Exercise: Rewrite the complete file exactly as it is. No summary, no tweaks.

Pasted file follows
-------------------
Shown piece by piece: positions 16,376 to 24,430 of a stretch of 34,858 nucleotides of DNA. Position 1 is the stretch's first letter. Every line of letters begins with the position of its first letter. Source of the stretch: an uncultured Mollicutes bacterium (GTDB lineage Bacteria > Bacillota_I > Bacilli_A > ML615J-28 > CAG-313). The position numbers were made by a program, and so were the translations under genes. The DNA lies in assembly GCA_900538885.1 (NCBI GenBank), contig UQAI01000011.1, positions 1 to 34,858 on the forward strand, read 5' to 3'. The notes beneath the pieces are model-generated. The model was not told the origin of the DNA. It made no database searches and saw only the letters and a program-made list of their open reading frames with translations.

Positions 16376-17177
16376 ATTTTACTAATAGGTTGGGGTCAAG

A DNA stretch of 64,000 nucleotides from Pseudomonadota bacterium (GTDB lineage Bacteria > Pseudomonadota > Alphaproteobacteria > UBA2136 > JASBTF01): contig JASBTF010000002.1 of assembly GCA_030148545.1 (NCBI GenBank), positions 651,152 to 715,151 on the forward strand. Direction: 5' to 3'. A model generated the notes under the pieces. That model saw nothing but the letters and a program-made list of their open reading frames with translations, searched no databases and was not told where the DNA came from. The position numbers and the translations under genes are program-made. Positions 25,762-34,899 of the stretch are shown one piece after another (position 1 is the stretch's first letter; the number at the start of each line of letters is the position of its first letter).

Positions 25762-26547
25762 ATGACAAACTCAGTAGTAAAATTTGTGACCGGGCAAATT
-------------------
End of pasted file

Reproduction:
Shown piece by piece: positions 16,376 to 24,430 of a stretch of 34,858 nucleotides of DNA. Position 1 is the stretch's first letter. Every line of letters begins with the position of its first letter. Source of the stretch: an uncultured Mollicutes bacterium (GTDB lineage Bacteria > Bacillota_I > Bacilli_A > ML615J-28 > CAG-313). The position numbers were made by a program, and so were the translations under genes. The DNA lies in assembly GCA_900538885.1 (NCBI GenBank), contig UQAI01000011.1, positions 1 to 34,858 on the forward strand, read 5' to 3'. The notes beneath the pieces are model-generated. The model was not told the origin of the DNA. It made no database searches and saw only the letters and a program-made list of their open reading frames with translations.

Positions 16376-17177
16376 ATTTTACTAATAGGTTGGGGTCAAG

A DNA stretch of 64,000 nucleotides from Pseudomonadota bacterium (GTDB lineage Bacteria > Pseudomonadota > Alphaproteobacteria > UBA2136 > JASBTF01): contig JASBTF010000002.1 of assembly GCA_030148545.1 (NCBI GenBank), positions 651,152 to 715,151 on the forward strand. Direction: 5' to 3'. A model generated the notes under the pieces. That model saw nothing but the letters and a program-made list of their open reading frames with translations, searched no databases and was not told where the DNA came from. The position numbers and the translations under genes are program-made. Positions 25,762-34,899 of the stretch are shown one piece after another (position 1 is the stretch's first letter; the number at the start of each line of letters is the position of its first letter).

Positions 25762-26547
25762 ATGACAAACTCAGTAGTAAAATTTGTGACCGGGCAAATT